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  1. #1
    steppenvalve's Avatar
    steppenvalve Guest

    Default Hubble Ultra Deep Field image



    Rodney Kelp wrote:
    galaxies we
    many
    of
    now, that

    The current (July 2004) issue of Wired, p.49, says the furthest we'll
    ever see is 15 billion light years. The assumtion is that that's how
    old the universe is and light simply can't be older than that. I don't
    think that's quite right, though. The light from the Big Bang should be
    spreading faster than the matter did, and we were a part of it, so
    light from stuff on the other side of the Bang has already passed us.
    I'm sure we're not on the edge of the Bang, but probably somewhere
    closer to the middle. (?)

    Which brings up the interesting posibility of someone on a planet on
    the edge of a galexy, on the edge of a galactic cluster, on the edge of
    one of these "bubble" superstructures. Can you imagine looking up at an
    empty sky for half the year? You couldn't see galexies on the other
    side of the bubble, could you?


  2. #2
    Alain Fournier's Avatar
    Alain Fournier Guest

    Default Hubble Ultra Deep Field image

    steppenvalve wrote:

    That isn't how the expansion of the universe works. The galaxies
    weren't pushed away from one another by the big bang. Space is
    being created between the galaxies which makes them look as if they
    were pushed apart. There is no edge of the Universe. There is no
    place where one side is empty sky and the other side is full of
    stars and galaxies. We will never see light from the big bang
    itself for the same reason we can't see light from the core of the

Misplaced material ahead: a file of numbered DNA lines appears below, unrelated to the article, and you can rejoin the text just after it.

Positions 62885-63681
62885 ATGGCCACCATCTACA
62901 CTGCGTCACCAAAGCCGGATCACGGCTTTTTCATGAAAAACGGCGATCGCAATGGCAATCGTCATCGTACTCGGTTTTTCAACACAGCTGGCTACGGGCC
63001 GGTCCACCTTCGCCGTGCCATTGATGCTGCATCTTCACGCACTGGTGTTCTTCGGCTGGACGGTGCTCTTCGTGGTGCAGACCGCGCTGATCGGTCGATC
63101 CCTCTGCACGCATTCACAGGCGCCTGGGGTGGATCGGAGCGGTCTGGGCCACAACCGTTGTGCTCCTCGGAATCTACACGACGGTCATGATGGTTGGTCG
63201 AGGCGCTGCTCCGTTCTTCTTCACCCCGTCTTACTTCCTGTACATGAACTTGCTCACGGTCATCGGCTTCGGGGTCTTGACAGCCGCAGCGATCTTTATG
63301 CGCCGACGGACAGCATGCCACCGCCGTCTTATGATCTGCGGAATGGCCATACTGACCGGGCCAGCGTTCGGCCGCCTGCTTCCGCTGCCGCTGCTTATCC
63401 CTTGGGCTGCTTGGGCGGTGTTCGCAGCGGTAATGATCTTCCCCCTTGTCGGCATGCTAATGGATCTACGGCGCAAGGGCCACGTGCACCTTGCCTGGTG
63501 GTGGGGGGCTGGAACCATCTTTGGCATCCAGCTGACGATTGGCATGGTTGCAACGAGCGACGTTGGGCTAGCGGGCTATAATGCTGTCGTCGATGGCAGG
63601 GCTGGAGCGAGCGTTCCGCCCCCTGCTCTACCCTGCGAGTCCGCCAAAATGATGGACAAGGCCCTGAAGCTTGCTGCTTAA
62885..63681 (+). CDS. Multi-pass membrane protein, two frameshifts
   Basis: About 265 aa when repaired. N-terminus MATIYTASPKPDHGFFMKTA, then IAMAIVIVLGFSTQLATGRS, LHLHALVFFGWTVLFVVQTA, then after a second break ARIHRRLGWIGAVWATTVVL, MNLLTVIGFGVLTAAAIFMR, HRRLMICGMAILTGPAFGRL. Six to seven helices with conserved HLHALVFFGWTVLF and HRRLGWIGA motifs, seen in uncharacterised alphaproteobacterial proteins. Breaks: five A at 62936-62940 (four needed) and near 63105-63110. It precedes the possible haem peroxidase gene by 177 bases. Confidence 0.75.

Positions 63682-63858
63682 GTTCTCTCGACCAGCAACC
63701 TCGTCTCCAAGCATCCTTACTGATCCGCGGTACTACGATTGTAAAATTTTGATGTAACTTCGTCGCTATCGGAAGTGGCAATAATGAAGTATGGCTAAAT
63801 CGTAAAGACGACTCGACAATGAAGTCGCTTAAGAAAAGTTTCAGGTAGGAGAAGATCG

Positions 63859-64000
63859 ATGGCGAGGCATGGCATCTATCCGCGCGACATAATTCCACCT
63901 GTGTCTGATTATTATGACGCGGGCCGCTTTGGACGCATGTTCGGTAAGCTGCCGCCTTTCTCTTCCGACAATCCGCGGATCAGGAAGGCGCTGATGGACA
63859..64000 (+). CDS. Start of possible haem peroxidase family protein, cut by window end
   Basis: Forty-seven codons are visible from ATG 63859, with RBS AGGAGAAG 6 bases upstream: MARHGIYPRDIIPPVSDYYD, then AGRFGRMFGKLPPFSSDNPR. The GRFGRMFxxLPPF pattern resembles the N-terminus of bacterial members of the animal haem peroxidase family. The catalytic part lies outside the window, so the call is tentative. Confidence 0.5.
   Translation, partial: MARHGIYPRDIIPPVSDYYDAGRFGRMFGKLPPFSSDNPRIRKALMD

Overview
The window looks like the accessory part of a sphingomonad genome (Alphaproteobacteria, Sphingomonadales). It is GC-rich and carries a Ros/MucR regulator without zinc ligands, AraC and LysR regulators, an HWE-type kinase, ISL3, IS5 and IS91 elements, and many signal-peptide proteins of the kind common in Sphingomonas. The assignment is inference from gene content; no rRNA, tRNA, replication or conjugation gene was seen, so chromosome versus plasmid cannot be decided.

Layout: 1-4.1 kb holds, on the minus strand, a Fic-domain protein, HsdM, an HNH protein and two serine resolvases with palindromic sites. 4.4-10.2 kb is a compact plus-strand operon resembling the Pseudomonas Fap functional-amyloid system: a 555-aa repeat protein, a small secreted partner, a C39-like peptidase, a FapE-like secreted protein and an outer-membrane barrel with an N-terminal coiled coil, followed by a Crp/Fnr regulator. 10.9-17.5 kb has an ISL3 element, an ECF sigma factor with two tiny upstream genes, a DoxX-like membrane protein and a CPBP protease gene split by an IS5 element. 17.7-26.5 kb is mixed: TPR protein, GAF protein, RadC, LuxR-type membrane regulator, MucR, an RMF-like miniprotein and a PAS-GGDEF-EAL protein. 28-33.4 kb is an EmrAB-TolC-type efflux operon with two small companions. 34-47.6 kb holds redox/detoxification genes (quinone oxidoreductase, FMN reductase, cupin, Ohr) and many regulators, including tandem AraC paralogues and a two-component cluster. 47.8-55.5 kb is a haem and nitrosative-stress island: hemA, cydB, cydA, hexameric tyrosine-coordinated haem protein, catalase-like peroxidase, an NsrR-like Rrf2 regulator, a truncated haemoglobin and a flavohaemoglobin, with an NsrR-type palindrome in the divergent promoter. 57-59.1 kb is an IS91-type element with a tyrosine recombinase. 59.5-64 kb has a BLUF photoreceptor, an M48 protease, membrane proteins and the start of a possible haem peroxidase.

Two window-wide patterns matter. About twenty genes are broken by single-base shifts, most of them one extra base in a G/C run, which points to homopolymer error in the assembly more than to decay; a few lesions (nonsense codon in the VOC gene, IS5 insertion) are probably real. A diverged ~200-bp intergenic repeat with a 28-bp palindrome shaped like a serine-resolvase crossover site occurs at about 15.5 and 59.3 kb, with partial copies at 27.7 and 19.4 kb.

sun, matter was to dense at the time to let light come out. But
    light from 100 million years later we can see it is called the
    background radiation (the 100 million years number is from memory
    it might not be correct). It isn't because we are on the edge of
    the universe that we can see background radiation, it can be seen
    from any place in the universe (well any place where you can see
    galaxies, of course you can't see if you can't see the sky).


    Alain Fournier


  3. #3
    Richard L. Hamilton's Avatar
    Richard L. Hamilton Guest

    Default Hubble Ultra Deep Field image

    In article <ce8d2r$lfs@odbk17.prod.google.com>,
    "steppenvalve" <steppenvalve@yahoo.com> writes:
    [...]

    Taking the usual expanding balloon analogy, we're all on the edge;
    the edge is "now", and inwards is actually the past.

    --
    mailto:rlhamil@smart.net http://www.smart.net/~rlhamil

    Lasik/PRK theme music:
    "In the Hall of the Mountain King", from "Peer Gynt"


  4. #4
    meteor's Avatar
    meteor Guest

    Default Hubble Ultra Deep Field image

    Alain Fournier <alain245@sympatico.ca> wrote in message news:<kGYNc.342$U_3.73541@news20.bellglobal.com>.. .

    Alain Fournier:
    the 100 million years number is from memory


    In fact, the CMB decoupled 300000-380000 years after Big Bang


 

 

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